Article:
USF Virus Hunters Tackling Plant Disease
DNA sequencing of the lowly whitefly will give scientists an edge in fighting crop damage.
ST. PETERSBURG, Fla. (April 22, 2011) – USF researchers have developed a new technique to identify potentially crop-killing viruses before they strike by hunting for unknown viruses using both the lowly whitefly and advanced DNA-sequencing techniques.
The research conducted at USF’s College of Marine Science has the potential to stop crop outbreaks before they happen by identifying damaging viruses circulating in the region, said Mya Breitbart, whose virus-hunting laboratory has been at the forefront of creating new surveillance techniques. The research was published in today’s edition of the journal PLoS One.
The new technique uses the tiny whitefly, a ubiquitous pest that’s widely found in Florida farms and is a known carrier of plant viruses, to identify what types of viruses are prevalent in any given field.
Instead of sampling individual diseased plants, the researchers collected whiteflies, purifying and sequencing the viruses they carry. The method can identify known viral pathogens, as well as new viruses that were not previously known in the area or known at all.
The method also can identify viruses of nearby weeds. That’s important because scientists do not know much about viruses in weeds but weeds are important reservoirs for generating new viruses that turn into emerging pathogens that can damage crops, Breitbart said.
In their research, the scientists developed a new technique called “vector-enabled metagenomics” to discover which viruses the whiteflies were carrying. The viruses were purified and their DNA then sequenced and run against a database of known virus DNA to identify the type.
Whiteflies often occur in high populations on many crops especially at the end of the production cycle when farmers are withholding insecticide applications as they ready the harvest. Whitefly vectors are natural “flying syringes” that can sample viruses from many individual plants and different plant species over space and time, Breitbart noted.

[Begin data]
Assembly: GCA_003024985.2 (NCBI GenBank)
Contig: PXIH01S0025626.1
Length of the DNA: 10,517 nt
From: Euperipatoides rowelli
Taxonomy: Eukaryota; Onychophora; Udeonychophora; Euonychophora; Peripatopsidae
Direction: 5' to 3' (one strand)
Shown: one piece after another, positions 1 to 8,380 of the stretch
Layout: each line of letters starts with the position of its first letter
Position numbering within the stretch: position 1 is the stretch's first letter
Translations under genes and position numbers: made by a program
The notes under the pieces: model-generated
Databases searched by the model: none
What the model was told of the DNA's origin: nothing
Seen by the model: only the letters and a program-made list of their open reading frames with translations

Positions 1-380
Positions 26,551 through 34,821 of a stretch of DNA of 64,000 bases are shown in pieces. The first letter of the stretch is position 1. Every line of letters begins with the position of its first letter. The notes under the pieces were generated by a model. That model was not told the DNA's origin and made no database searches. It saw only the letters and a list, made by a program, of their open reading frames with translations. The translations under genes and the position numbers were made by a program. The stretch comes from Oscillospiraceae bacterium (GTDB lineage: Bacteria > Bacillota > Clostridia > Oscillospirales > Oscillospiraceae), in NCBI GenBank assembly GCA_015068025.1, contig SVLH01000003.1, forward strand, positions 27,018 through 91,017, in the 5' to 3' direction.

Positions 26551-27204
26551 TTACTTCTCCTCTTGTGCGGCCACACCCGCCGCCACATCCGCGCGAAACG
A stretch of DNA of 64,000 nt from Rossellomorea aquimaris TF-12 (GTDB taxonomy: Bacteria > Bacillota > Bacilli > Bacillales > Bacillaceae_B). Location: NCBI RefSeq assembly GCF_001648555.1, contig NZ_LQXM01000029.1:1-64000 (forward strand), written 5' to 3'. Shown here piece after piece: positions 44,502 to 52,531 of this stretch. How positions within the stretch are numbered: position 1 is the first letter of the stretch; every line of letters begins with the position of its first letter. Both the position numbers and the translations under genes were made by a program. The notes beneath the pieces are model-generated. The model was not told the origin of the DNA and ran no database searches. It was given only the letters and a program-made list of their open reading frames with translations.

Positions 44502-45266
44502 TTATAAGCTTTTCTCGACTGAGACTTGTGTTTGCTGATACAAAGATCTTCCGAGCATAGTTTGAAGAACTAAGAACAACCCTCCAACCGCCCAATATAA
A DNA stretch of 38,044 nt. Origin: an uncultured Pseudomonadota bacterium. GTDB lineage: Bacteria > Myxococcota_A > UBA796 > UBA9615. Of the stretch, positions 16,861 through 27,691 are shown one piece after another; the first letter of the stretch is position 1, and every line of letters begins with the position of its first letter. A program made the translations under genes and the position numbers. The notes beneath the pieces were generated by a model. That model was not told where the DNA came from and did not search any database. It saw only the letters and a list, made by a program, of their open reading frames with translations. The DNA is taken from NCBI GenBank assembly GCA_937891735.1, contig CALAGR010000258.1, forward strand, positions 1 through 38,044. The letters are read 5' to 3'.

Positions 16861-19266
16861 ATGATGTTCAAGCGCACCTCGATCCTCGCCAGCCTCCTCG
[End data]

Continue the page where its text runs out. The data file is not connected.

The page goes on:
“By enabling the discovery of a wide range of viruses and satellites, VEM is a powerful technique that will significantly enhance our fundamental scientific understanding of plant viral diversity, biogeography, and emergence,” the group wrote in the PLoS One article.
“Typically, new plant viruses are not identified until an outbreak causing significant crop loss occurs. This has put agricultural biodefense into a reactive mindset – waiting until a new disease becomes a problem before trying to understand and combat the causative agent.”
In their study, VEM successfully characterized the active and abundant viruses that produce disease symptoms in crops, as well as the less abundant viruses infecting adjacent native vegetation.
Adult whiteflies (Bemisia tabaci) were collected using battery-operated vacuums from two fields in Citra and Homestead. The Citra sample contained whiteflies collected from soybean and watermelon plants in August 2007, while the Homestead sample was collected in April 2009 and contained whiteflies from tomato and squash plants in the vicinity of mixed cucurbit crops such as cantaloupe, pumpkin, cucumber, and watermelon.
Vegetable crops in Florida have experienced significant losses due to whitefly-transmitted viruses over the past 15 years. The dominant viruses identified in this study were Tomato yellow leaf curl virus and Cucurbit leaf crumple virus, which are both whitefly-transmitted viruses that have been introduced to Florida since the arrival of the silverleaf whitefly in the late 1980s.
The researchers also identified two never-before-seen viruses which appear to be most closely related to Desmodium leaf distortion virus and part of a group that includes Cotton leaf crumple virus, Sida yellow leaf curl virus and Tomato severe leaf curl virus. Since none of these viruses have been previously reported in Florida, studies are underway to more fully characterize them, Breitbart said.
The research was conducted by former USF PhD student Terry Fei Fan Ng, who has since joined the Blood Systems Research Institute in San Francisco; Siobain Duffy of Rutgers University; Jane E. Polston and Gary Vallad of the University of Florida, and Elise Bixby and Breitbart of USF.
The study was funded through the U.S Department of Agriculture’s Tropical-Subtropical Agriculture Research (T-STAR) program and the National Science Foundation’s Biodiversity Inventories program.
Vickie Chachere can be reached at 813-974-6251.